Communication: Communication is a key factor of success both in MMORPGs and in real life, whether private or professional. Of course MMORPGs are full of examples of bad communication. But by being massively multiplayer there is a lot more chance of people learning to communicate in a MMORPG than if they played just single-player games. The same communication skills that make teamwork in a dungeon group a success can help a lot with teamwork in a professional environment.

Managing: Leading a successful guild, or even just a successful pickup group, requires management skills. People who do this regularly in MMORPGs will come out with a better understanding on how to motivate people, resolve conflicts, and handle limited resources (like raid slots and loot drops). All this can be very helpful both in a professional environment, and in managing your own private life.

So as you can see, there are a lot of useful skills that can be picked up by playing MMORPG, and which will help with real life success. Unfortunately that doesn't mean it is a good idea to put your guild leadership position in your CV, unless you apply for a job in the gaming industry. The skills I listed here are rather what is called "soft skills", skills which are useful, but which you normally don't have a diploma for. You'd have to demonstrate communication and managing skills in your job interview, or once you got the job just apply them. And obviously you'll have to find the right balance between spending time in the real world and in virtual worlds if you want real life success.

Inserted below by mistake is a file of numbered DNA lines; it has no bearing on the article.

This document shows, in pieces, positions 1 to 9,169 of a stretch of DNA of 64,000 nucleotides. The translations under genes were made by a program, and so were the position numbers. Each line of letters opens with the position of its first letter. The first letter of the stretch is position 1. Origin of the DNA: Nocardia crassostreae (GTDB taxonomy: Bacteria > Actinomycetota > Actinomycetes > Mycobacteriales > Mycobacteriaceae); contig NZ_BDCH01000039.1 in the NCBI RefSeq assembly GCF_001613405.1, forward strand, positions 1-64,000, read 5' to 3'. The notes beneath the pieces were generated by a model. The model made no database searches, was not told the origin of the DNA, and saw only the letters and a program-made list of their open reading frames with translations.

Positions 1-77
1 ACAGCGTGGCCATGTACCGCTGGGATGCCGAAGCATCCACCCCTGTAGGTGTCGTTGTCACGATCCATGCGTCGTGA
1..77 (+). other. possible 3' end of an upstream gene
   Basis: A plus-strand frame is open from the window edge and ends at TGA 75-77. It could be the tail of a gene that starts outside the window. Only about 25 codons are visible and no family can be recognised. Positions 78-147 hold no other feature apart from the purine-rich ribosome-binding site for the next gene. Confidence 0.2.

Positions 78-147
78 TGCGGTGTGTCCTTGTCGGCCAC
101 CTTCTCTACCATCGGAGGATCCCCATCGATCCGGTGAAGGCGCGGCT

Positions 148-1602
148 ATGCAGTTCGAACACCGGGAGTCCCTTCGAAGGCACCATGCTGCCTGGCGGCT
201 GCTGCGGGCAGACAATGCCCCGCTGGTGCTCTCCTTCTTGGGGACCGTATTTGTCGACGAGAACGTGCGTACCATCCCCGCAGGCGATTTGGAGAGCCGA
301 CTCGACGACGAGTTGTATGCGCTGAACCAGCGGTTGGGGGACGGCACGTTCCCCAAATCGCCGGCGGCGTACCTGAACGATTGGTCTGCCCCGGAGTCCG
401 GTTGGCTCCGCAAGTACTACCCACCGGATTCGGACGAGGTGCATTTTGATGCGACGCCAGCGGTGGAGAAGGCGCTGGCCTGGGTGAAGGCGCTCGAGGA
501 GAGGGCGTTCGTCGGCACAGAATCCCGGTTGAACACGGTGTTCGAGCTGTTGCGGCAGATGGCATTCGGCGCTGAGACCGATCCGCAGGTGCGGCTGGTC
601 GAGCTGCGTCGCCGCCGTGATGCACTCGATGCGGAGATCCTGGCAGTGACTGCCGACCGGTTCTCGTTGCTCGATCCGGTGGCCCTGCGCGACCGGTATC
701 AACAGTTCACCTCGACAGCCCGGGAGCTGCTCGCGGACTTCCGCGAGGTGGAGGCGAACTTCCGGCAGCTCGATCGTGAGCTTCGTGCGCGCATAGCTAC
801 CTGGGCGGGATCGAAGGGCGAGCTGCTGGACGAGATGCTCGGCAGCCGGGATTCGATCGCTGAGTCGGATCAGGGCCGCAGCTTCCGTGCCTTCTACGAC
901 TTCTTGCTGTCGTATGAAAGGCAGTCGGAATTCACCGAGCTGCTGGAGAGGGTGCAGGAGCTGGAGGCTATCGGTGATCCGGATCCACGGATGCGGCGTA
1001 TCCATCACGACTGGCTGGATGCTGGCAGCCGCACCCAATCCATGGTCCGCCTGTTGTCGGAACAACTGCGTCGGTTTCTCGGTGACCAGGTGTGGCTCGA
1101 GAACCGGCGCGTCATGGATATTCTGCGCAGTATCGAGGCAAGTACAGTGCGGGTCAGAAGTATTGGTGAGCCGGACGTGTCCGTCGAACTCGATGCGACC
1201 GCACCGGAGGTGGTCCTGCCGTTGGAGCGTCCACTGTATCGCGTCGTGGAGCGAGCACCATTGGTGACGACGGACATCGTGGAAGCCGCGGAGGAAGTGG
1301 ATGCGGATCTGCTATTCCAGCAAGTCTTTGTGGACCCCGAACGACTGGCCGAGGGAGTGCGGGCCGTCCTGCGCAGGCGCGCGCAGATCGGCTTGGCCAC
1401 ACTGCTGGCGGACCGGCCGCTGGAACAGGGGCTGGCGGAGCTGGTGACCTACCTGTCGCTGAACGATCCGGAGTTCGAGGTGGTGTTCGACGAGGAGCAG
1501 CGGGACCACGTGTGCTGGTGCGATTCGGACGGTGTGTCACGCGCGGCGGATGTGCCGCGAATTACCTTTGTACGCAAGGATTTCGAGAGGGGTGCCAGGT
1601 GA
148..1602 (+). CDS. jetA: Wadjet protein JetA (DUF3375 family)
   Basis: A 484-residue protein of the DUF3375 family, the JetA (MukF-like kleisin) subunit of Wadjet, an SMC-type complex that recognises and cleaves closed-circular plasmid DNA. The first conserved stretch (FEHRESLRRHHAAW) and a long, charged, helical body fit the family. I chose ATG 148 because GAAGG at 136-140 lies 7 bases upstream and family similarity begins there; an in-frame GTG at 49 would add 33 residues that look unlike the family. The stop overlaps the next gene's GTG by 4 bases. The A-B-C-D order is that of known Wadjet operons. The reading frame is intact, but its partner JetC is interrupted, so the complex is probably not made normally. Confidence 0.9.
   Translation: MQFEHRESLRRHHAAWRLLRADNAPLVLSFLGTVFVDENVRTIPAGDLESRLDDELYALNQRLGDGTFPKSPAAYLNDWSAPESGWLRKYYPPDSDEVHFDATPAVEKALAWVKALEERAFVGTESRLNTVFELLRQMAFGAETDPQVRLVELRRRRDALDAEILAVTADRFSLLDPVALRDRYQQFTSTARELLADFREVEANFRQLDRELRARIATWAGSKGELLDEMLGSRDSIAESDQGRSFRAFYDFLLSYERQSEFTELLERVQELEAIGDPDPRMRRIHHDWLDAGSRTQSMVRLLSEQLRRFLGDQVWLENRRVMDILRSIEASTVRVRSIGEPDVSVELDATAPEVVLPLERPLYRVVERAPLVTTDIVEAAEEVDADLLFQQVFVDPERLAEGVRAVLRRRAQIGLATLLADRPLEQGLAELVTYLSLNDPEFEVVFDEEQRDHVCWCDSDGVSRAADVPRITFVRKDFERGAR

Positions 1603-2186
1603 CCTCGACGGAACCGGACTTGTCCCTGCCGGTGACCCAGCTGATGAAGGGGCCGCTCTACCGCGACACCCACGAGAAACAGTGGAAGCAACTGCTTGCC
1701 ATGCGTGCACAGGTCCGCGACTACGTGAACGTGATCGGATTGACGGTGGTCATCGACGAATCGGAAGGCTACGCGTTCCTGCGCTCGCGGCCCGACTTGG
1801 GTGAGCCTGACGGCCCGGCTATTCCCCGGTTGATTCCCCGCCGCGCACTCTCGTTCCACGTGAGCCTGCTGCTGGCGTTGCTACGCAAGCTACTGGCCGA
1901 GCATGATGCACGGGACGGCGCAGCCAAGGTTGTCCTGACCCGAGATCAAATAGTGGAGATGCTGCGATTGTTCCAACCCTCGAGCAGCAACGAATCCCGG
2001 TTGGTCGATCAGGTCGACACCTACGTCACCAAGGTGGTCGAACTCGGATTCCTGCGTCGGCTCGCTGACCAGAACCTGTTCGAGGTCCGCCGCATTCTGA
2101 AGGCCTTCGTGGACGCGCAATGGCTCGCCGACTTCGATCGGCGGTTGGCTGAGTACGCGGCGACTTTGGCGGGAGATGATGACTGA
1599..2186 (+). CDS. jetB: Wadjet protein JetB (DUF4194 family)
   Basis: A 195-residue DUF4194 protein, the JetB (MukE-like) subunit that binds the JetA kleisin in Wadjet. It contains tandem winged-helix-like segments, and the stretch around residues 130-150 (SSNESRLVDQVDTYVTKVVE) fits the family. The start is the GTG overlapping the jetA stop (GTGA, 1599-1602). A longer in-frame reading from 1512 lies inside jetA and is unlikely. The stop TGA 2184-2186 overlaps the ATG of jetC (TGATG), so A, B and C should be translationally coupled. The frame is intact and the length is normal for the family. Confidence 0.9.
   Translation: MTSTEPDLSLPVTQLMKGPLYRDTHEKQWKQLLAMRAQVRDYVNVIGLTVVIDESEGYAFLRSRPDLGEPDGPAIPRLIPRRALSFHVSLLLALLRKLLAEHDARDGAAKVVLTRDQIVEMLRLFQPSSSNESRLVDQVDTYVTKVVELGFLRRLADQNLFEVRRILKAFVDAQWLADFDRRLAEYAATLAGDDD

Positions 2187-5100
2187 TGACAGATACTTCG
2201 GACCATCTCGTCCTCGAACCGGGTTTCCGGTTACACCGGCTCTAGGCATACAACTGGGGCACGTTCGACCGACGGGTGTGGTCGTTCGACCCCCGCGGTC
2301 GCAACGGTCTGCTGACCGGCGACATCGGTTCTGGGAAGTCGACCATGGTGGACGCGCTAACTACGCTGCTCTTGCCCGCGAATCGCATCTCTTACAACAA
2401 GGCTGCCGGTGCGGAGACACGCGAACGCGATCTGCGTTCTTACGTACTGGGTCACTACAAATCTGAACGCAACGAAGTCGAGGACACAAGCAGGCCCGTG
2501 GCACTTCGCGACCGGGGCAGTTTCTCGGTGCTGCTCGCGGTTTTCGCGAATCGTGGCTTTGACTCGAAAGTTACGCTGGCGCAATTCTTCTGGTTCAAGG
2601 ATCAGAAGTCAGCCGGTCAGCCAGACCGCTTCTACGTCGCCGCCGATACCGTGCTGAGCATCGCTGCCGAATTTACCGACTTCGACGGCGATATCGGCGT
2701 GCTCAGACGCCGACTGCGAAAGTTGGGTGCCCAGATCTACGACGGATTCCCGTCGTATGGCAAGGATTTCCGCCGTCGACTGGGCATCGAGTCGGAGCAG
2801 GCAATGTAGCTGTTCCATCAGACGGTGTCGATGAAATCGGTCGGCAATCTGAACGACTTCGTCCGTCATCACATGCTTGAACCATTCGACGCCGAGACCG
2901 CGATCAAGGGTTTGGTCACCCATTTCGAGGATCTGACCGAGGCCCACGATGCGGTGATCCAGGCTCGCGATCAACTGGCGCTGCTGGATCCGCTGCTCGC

Comments:
I learned how to touch-type as a kid, from old school adventure games that required you to type commands/phrases to solve puzzles. Ah, the good old days of Space Quest...
 
In the British military at least, the remote operators of UAVs use Xbox 360 controllers.